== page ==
However, as mentioned earlier, the new thrust is also to offer a more restorative environment. Years ago, it was all about simply keeping people secure. Often, that meant mag locks – a great concept because there are no moving parts, and they are hard to reach since they are typically positioned on top of the door. In addition, because they are self-contained, there were no elements that a patient could turn into a weapon, which contributed to a safer environment. Mag locks are still appropriately used for entrances that require interlocking doors.
In an effort to create a less institutional, yet safe, atmosphere, there is a wave of innovative products that also contribute to the safety aspect. One of the most promising developments has been the introduction of trim with ligature-resistant characteristics; that is, products with rounded profiles and no sharp edges which could allow a person to attach anything to the lock or lever in order to inflict bodily injury on themselves.
Just as important, manufacturers are trying to design locks that don't look like locks. The industry as a whole is trying to add an artistic and architectural flair to locking devices. In order to do so, it is first necessary for us to change our way of thinking about doors. In the behavioral health field, doors are starting to be viewed as openings rather than closings. More specifically, the door is not something to "lock in" the patient but rather an opening to a restorative and healing environment.
With that in mind, we can take some research from the evidence-based design world and apply them to the behavioral health market. We know, based on empirical data that if patients have a view of nature and natural settings, healing times are compressed. We also know that if patients can be engaged in various forms of artwork, their treatments are more successful. The question is, how do we take those concepts and apply them to door hardware – that is, how do we take a door and make it into a piece of art?
Combining art with safety and security may lead to the concept of the door within the door – or what is known as the "wicket" or barricade-resistant door. A patient door typically opens in, so if a patient goes into his or her room, closes the door and barricades it, there is typically no way to get the patient out; the wicket door solves that problem. Hospital personnel can simply take a key, open the wicket door, and gain access to extricate the patient from the room. Recent innovations also include a double swing hinge with emergency release stop, to allow the inswinging door to become outswinging, with the use of a simple tool to release the stop.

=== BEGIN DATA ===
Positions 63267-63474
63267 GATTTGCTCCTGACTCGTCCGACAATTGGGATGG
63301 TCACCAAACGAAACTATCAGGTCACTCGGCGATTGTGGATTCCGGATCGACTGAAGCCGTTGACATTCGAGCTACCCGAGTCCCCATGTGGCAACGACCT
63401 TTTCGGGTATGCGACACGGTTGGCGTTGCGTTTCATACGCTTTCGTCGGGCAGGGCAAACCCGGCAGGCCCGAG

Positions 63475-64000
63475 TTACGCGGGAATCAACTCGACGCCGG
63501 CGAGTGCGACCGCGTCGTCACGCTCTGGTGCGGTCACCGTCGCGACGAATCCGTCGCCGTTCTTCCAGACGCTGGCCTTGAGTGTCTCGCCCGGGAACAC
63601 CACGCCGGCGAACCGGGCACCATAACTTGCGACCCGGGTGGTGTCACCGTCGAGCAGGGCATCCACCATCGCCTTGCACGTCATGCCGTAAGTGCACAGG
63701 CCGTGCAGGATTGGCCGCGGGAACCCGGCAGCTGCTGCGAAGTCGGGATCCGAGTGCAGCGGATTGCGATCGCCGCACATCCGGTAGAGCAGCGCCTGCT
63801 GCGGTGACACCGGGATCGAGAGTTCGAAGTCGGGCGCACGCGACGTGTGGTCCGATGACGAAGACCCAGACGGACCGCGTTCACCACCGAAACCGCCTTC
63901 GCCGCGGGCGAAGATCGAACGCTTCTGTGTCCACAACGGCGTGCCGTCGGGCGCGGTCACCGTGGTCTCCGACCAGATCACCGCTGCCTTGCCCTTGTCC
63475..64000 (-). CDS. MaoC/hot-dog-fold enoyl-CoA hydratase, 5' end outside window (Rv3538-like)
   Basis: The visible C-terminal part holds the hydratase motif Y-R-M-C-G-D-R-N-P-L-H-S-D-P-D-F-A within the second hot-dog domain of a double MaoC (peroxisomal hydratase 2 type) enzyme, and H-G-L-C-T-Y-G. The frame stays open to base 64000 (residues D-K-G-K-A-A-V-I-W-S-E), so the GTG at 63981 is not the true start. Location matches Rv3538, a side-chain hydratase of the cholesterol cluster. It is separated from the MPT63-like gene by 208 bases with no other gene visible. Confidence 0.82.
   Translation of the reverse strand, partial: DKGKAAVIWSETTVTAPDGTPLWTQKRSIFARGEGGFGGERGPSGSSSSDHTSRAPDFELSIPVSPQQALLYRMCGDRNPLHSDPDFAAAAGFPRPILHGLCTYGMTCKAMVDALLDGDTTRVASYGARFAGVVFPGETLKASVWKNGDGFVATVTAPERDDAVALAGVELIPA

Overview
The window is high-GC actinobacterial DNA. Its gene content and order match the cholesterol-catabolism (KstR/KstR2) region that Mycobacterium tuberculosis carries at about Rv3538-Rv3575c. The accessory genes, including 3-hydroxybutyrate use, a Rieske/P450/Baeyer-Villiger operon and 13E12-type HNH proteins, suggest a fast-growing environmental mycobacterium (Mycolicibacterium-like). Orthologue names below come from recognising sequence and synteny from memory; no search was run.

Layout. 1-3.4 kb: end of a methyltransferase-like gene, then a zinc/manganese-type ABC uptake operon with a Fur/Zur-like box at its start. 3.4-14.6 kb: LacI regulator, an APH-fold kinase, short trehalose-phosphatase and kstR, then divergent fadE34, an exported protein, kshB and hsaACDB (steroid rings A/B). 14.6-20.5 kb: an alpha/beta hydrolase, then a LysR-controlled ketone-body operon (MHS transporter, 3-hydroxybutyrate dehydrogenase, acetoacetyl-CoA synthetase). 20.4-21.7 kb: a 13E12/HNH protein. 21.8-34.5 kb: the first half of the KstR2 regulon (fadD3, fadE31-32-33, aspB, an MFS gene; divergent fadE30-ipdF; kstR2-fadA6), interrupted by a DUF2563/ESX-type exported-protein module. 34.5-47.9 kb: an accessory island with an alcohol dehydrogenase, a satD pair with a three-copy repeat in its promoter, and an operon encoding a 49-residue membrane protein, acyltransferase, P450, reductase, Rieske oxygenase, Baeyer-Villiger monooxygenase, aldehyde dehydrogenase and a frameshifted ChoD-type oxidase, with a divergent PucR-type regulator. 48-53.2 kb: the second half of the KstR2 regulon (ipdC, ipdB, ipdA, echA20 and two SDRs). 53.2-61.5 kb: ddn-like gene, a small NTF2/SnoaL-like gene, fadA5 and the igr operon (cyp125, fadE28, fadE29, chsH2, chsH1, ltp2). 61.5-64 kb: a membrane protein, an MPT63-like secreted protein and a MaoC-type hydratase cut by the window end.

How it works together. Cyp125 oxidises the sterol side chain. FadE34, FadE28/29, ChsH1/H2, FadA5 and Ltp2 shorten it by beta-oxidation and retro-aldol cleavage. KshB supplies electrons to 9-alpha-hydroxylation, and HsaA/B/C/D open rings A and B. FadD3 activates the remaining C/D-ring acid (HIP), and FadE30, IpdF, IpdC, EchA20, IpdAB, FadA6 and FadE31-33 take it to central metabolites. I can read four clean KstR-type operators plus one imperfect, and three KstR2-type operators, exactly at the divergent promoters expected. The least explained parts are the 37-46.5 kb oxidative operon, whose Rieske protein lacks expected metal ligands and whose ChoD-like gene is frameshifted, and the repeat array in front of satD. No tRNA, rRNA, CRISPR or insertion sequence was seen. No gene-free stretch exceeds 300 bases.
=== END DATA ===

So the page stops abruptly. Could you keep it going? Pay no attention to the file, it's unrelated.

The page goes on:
Another current trend is the change in the use of electric strikes. While they are efficient and are often used in behavioral health settings, traditional electric strikes tend to cut into the frame which means that an access point has been created. If a no-cut-in strike can be used instead – one that will go into the existing strike opening – that can be a real advantage, as it presents no visual cue to patients that there is something they can potentially utilize to harm themselves.
How else can the door and hardware industry respond to the needs of the behavioral health environment? Most every healthcare facility is under some type of noise reduction initiative. Consequently, wood doors are becoming a strong preference in behavioral health. Wood and thermally fused doors are not only highly robust and secure, they are very sound-absorbing, as well as creating a warmer, more hospitable environment. Because of these qualities, many facilities are moving away from the familiar steel doors for interior applications.
Ultimately, everything on a door is under scrutiny in a behavioral health setting, not only for improved security and safety but for better aesthetics: the doors, the door frame, the angles on the frame, the lock, even the hinges (slanted, concealed, etc.). The ultimate goal is to create an opening that is not only safe for everyone involved but one that will actually promote healing.